Pfizer/BioNTech says no data to support delayed vaccine booster shot

Following move by Britain and Denmark to accommodate scarce supplies, German pharmaceutical giant says 'there is no data to demonstrate that protection after the first dose is sustained after 21 days'

Reuters, Adir Yanko|
Both Pfizer and its partner BioNTech warned on Monday that they had no evidence that their jointly developed vaccine will continue to protect against COVID-19 if the booster shot is given later than tested in trials.
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  • "The safety and efficacy of the vaccine has not been evaluated on different dosing schedules as the majority of trial participants received the second dose within the window specified in the study design," the companies said in a joint statement, referring to prime and a booster shots given three weeks apart.
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    מתחם חיסונים אום אל פחם
    מתחם חיסונים אום אל פחם
    a man receives the coronavirus vaccine at a medical center in the central Arab town of Umm al Fahm
    (Photo: Reuters)
    "There is no data to demonstrate that protection after the first dose is sustained after 21 days."
    Germany was considering on Monday whether to allow a delay in administering the second dose to make scarce supplies go further after a similar move by Britain last week. Separately, Denmark approved a delay of up to six weeks between the first and second shots of the vaccine.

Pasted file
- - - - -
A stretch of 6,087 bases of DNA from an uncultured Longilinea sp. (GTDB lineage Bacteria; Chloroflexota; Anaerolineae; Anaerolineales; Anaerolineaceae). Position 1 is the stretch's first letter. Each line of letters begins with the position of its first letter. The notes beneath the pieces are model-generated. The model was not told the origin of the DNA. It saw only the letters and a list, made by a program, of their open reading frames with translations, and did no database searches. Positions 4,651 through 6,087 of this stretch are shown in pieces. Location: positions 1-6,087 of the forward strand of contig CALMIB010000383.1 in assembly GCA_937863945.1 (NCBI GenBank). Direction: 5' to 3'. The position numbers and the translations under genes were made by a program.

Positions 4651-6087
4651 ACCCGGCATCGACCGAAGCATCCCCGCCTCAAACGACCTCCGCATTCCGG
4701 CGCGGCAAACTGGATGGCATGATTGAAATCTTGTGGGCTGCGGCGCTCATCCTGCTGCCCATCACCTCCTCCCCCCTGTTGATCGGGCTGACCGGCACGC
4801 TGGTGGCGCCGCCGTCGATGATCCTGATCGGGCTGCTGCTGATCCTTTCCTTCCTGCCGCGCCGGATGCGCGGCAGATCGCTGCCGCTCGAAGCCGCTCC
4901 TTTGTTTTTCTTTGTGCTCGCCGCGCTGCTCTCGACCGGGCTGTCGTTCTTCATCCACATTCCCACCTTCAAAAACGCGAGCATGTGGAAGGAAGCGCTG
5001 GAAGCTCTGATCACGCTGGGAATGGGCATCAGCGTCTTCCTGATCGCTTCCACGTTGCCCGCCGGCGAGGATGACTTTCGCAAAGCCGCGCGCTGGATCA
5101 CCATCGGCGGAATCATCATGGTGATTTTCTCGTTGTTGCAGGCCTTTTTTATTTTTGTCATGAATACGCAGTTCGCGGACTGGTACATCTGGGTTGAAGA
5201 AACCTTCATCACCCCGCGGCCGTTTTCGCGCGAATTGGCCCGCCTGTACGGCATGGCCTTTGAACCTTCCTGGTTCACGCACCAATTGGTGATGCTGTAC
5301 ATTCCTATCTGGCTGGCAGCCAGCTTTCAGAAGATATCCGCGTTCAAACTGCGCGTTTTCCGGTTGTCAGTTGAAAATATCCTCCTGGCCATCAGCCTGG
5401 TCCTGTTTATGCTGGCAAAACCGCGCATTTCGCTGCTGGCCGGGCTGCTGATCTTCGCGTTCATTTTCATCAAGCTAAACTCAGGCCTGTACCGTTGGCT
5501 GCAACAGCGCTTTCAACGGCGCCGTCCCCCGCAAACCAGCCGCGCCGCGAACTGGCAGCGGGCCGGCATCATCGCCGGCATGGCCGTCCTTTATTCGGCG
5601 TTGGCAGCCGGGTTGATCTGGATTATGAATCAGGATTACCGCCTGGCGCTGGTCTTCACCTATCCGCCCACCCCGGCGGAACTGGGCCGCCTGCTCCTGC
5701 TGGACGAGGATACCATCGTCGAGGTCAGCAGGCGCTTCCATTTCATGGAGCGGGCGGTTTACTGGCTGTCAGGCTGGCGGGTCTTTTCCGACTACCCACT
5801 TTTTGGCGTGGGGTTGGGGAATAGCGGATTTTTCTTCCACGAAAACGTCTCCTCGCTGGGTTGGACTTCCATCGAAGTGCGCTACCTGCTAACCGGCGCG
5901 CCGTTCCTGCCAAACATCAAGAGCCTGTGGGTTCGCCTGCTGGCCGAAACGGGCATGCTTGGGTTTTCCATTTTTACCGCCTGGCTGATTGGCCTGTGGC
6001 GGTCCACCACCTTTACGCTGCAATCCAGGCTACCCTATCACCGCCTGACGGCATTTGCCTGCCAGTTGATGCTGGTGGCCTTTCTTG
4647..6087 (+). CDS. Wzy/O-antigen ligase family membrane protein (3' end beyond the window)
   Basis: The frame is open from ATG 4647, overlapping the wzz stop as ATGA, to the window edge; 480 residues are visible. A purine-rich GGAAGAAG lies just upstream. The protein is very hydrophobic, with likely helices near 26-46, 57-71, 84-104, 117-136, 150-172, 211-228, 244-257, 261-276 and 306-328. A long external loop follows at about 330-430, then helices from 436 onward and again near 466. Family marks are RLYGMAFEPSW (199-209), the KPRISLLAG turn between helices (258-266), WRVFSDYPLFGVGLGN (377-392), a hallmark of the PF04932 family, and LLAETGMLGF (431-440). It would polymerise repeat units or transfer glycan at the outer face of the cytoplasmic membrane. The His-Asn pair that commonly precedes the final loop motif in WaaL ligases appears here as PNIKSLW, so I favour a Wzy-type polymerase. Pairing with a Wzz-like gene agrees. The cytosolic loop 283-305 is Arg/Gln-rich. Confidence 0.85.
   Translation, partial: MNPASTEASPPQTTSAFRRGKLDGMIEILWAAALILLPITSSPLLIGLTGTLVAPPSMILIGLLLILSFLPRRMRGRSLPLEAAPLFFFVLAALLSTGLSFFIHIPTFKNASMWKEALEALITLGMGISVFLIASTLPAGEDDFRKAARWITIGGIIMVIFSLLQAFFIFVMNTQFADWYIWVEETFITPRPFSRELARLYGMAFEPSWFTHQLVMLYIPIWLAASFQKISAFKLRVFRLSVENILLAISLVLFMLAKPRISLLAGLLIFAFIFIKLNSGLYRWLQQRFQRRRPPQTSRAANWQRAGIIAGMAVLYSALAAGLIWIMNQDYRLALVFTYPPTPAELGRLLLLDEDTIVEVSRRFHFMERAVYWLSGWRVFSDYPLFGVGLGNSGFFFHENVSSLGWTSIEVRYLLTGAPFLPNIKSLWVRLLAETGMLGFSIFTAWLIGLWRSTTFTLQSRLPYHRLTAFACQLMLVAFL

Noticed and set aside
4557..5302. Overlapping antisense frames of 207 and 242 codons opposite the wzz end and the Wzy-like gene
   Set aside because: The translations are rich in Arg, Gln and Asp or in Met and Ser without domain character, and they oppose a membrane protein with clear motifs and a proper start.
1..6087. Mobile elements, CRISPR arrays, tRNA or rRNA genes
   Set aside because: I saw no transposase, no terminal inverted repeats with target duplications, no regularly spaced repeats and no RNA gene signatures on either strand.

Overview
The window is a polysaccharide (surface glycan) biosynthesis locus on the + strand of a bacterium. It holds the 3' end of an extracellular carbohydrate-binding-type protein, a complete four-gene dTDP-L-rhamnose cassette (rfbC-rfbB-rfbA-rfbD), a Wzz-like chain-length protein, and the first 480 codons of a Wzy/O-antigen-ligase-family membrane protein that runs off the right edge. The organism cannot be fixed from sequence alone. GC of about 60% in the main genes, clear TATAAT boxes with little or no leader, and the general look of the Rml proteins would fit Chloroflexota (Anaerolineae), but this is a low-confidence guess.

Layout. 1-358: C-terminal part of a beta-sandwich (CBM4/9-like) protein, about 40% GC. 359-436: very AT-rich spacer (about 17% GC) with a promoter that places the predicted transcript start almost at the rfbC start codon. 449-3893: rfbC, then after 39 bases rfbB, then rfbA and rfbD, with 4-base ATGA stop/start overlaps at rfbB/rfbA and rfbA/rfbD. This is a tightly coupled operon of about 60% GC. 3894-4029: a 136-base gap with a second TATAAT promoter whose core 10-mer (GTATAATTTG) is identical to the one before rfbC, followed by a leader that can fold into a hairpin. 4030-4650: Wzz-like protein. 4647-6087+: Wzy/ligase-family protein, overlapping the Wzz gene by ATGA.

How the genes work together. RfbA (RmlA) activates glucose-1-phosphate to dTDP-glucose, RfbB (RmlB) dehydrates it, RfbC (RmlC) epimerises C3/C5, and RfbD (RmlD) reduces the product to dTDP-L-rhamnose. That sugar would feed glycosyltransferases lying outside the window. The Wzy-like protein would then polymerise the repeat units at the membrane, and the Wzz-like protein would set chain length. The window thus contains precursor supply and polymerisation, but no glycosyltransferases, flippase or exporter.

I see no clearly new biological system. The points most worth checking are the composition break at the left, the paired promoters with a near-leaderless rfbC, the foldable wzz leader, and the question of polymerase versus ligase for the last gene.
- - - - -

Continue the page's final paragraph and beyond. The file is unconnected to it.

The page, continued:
The Health Ministry said Sunday that it is considering limiting coronavirus vaccines to one dose per person in Israel, as opposed to the two that the pharmaceutical companies say is necessary for immunization.
    The idea was proposed by the departing deputy director-general of the ministry, Prof. Itamar Grotto, who is due to step down at the end of the month.
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    פרופ' איתמר גרוטו
    פרופ' איתמר גרוטו
    Departing-Health Ministry deputy DG Prof. Itamar Grotto
    Grotto said he was basing his suggestion on a study published in the New England Journal of Medicine that suggested that there is 80% efficacy after one dose of the Pfizer vaccine, although it is unknown how long immunity to the virus would last.
    The same data, however, also appeared to suggest that the first dose of the vaccine was only 52% effective in the period between the first and second doses.
    "A second dose of the vaccine would increase its efficacy to 94%," Grotto said, "but if there is a shortage of doses, it may be wise to follow the British example and reach as many people as possible among the vulnerable population with one dose."
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    תמונה של פרופ' גליה רהב
    תמונה של פרופ' גליה רהב
    Prof. Galia Rahav, head of the Infectious Disease Department at the Sheba Medical Center
    (Photo: Dana Kopel)
    He said that he does not claim this is the safest policy but it merited serious consideration.
    Prof. Galia Rahav, head of the Infectious Disease Department at the Sheba Medical Center, Israel's largest hospital, said that the Pfizer trial showed that two doses delivered three weeks apart was needed to ensure immunity to COVID-19.
    "We are in the midst of an outbreak and cannot afford to experiment on people," she said. "If we were to give just one dose, it would be as if we have done nothing," she said.

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